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Corporate travelers are 215 times more likely to encounter natural disasters and weather emergencies than terrorism while on the road and 87 times more likely to suffer from a health emergency than a plane or train crash, according to recently released results of an Arizona State University poll of Association of Corporate Travel Executives members.
Although the poll received only 17 completed responses by the time it closed March 20, it produced some insights into the realities and perceptions of business travel risk, and also illustrated that good industry data is lacking.
At 13,109 incidents per million trips, weather emergencies were by far the most commonly encountered impediment to business travel missions, according to estimates of the surveyed travel buyers managing a total of nearly 1 million trips between their 20 most-traveled city pairs. Rounding out the list were cultural barriers (3,010 per million), loss of telecommuting ability (2,648 per million), health emergencies (1,038), property crime (977), local transportation accidents (326), political disorder (184), personal accidents (178), improper documentation (160), terrorism (61), long-distance transportation accidents (12) and violent crime (12).
The respondents were asked what policies they had implemented in response to the various threats. Eighty-eight percent said they offer emergency medical assistance for travelers; about half use external contractors for assessing risk and for evacuation services; half have travel security policy and procedures and use secure car service at high-risk destinations; and just under half use internal staff for assessing travel risks and employ security personnel at destinations.
Bruce McIndoe, president of iJET Intelligent Risk Systems, said it was "disheartening" that the result for emergency medical assistance was not 100 percent, considering the liability. "These are not small programs and for a program of any size not to have an emergency response and assistance capability is negligent," he said. "It's also disconcerting that only about half have policies and procedures."
Another result of the survey was that most respondents "felt that their level of risk in all categories was below the industry average," noted the study's authors. Corporate security consultant Don Hubbard equated this to the Lake Woebegone effect, where "all the kids are above average." Said McIndoe, "People always feel like they're better, or less likely, or these things don't happen to them. Consider the person texting in the car."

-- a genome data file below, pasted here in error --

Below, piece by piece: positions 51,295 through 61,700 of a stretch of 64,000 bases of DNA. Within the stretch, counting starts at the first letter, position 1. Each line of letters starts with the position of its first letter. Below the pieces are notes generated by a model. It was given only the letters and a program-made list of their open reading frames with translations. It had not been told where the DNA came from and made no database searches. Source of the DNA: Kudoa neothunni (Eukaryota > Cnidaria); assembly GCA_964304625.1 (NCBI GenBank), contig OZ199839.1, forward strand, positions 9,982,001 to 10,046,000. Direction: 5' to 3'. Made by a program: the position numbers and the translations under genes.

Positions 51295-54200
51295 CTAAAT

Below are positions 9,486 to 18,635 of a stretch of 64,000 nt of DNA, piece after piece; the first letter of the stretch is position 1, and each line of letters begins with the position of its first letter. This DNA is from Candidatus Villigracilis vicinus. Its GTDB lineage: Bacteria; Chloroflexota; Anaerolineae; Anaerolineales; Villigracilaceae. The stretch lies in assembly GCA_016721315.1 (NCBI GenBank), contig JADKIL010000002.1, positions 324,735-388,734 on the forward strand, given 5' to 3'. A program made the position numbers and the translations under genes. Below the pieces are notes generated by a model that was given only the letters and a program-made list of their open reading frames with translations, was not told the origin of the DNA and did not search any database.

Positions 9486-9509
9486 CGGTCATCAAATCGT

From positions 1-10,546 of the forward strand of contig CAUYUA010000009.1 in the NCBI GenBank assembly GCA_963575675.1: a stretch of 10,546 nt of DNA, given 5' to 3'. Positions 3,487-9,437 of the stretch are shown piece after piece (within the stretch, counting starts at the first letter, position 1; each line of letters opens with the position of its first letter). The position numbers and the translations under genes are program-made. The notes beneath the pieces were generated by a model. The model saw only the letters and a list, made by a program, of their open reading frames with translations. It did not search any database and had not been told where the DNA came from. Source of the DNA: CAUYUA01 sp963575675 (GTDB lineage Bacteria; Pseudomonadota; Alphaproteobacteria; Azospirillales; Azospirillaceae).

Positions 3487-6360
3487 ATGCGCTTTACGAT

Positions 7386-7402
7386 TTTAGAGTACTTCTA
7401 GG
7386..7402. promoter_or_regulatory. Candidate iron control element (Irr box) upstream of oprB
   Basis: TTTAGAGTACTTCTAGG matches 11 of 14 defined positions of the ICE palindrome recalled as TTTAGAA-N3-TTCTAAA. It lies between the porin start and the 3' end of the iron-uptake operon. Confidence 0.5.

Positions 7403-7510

Need For Better Research
"Further analysis was not conducted since the sample is small," according to ASU. "It is hoped that this pilot study can be repeated on a larger sample so that we can compare segments of the corporate travel industry."
Both Hubbard and McIndoe agreed that the study drew more questions than answers and said it pointed to a need for better research. "I am always a bit suspicious of surveys in which security incidents are estimated," noted Hubbard. "What about some real empirical data? Surely, some exist."
Insurance companies, of course, have reams of data about insurance claims, but McIndoe pointed out that the ACTE/ASU project highlights "a little different view about disruption, which I think is useful. Where they fell short was in equating this to lost productivity and revenue. How do you take this and say, 'If 2 percent of trips are disrupted, what does that cost companies in spending and productivity?' If you take 500 trips out of 25,000, and [incidents cost] $1,000 per trip, that's $500,000.
"The other thing I would recommend," McIndoe continued, "is that they bring more people around the table. These 'number of incidents' answers are largely guesses. The travel manager likely does not have this data, so they guess. If they collaborated with security and risk management, and did some work to get at these numbers, I would feel better about it. They should always have a 'completion of trip' survey with both customer service elements as well as anything that impacted them."
McIndoe lamented the attention-grabbers that it takes to prompt businesses to pay attention to travel incidents. While terrorism and pandemics grab headlines, the more common impacts on productivity and spend (natural disasters, cultural naiveté, etc.) can also be managed, but largely remain in the corporate subconscious.
"We got into this market in 1999," he said. "Companies largely didn't give a crap. There were a few companies that signed in early and understood the value--mainly insurance companies. 911 woke companies up to the fact that they have no clue whatsoever where their people are around the world. It was an imperative to the travel managers to get this data. Once they had it, they started to realize how important it was."
A recent Procurement.travelsurvey found that 70 percent of organizations track traveler whereabouts.
This year, said McIndoe, " Swine fluis a 911 for business resilience: Where 2001 focused people on facilities and knowing where their people were, the pandemic is making businesses realize they can see it coming, can't stop it and need to manage through it. They need to marshal cross-functional teams to address the issue."
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